Does engineering design matter for Asia’s future infrastructure investments?

A range of factors, not only the engineering design process, require attention if Asia is to meet its ambitions of future-proofing tomorrow’s projects, according to Stephane Asselin, Aurecon’s chief executive, Asia and Jasmin Abad Lock, principal of Infrastructure Advisory.

Although infrastructure markets and policies are shifting, the Asia and Pacific region remains one of the largest in the world, with some US$900 billion spent each year.

However, according to the Asian Development Bank, this figure falls short of the US$1.7 trillion that the region should spend to keep pace with climate change and economic growth.

National governments have recognised this and have already put in place necessary policies, public funds, and other measures to increase private sector participation – including openly inviting international partners to support their infrastructure development ambitions.

Despite setbacks caused by Covid-19, many Asian countries are still looking to build up their infrastructure. These countries are keen to keep up with development trends; of which there is stronger public support and increased appropriations for public infrastructure spend.

There is also a shift across private stakeholders in the form of transitioning investments from purely real estate-oriented to infrastructure-oriented developments. There is favour for larger government-backed and international community supported projects such as mass transport networks, bridges, clean energy, and water treatment systems.

While there is interest in Public Private Partnerships, there is also a growing interest in private sector and private equity led development infrastructure like renewable energy plants, waste-to-energy facilities, smart city systems, or green data centres.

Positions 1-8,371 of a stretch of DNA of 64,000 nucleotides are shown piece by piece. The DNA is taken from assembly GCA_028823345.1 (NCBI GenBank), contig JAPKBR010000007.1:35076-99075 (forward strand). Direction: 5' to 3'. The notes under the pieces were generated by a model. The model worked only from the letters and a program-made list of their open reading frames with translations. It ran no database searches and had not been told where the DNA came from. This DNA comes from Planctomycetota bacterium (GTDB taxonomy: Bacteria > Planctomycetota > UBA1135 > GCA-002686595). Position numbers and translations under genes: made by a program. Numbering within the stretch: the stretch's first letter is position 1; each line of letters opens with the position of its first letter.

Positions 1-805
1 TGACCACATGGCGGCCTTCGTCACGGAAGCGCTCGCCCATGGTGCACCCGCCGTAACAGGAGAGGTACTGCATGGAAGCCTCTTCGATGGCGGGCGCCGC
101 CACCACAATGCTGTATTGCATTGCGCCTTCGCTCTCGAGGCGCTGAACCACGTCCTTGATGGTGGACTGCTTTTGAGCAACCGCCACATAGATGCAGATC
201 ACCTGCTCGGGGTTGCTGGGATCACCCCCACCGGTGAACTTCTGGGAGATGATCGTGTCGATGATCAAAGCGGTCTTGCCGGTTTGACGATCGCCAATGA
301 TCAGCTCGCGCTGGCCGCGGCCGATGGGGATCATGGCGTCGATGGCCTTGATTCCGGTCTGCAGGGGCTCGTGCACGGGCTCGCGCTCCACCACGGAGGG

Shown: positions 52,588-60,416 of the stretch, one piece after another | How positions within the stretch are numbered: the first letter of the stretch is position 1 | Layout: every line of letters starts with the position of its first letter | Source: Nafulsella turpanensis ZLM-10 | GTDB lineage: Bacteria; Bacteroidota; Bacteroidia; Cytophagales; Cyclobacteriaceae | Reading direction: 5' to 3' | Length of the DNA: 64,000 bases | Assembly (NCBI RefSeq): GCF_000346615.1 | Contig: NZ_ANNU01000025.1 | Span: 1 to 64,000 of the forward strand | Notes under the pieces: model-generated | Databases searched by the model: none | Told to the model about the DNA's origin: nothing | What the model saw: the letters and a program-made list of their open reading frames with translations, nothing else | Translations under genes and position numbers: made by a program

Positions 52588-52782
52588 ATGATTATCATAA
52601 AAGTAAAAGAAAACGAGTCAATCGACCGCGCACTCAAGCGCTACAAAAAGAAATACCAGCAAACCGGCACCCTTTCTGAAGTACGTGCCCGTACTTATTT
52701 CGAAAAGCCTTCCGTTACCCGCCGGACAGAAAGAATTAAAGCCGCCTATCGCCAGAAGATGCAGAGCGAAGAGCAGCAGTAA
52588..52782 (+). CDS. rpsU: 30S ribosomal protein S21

Overall, we are seeing increased market potential, new technologies, better accessibility to finance and a changing mindset.

Climate change and net zero prompting change

Climate change is influencing the type and quality of infrastructure being built and operated. It is also prompting consideration in relation to its immediate and future impact. As such, we have observed major shifts in infrastructure investments of interest.

The realisation of an impending climate emergency with a global movement to address this crisis gathering pace means some infrastructure will be rendered either stranded or obsolete. Future projects increasingly must be green, renewable, circular, sustainable, and low/zero carbon.

Making infrastructure environmentally responsible and resilient is a not only a major goal but a global journey. For example, there is a keen focus on renewable energy, floating solar, battery storage projects now as these projects present opportunities to supplement energy intensive uses. Mass transit systems too are also exploring using energy from waste. While we are moving in this direction, there is still a long way to go to being fully reliant on renewable energy.

Asia is entering a phase where there are multiple opportunities to not only build infrastructure but to design higher quality and better infrastructure that not only addresses capacity issues, but offers concrete social, economic, and environmental benefits. 

Financing Asian infrastructure

We are entering an exciting new era of infrastructure development in Asia, and there is no shortage of funds to support these programs. However, lenders are demanding more of infrastructure investments and putting weight on non-financial requirements.

There is increasing emphasis on addressing ESG (Environmental, Social, and Corporate Governance) as well as climate change related disclosures. There are also new green financing windows opening, like the World Bank’s City Climate Finance Gap Fund – a financing program that aims to unlock over €4 billion of investment in new infrastructure on the condition that it focuses on climate-smart projects and the urban climate initiative.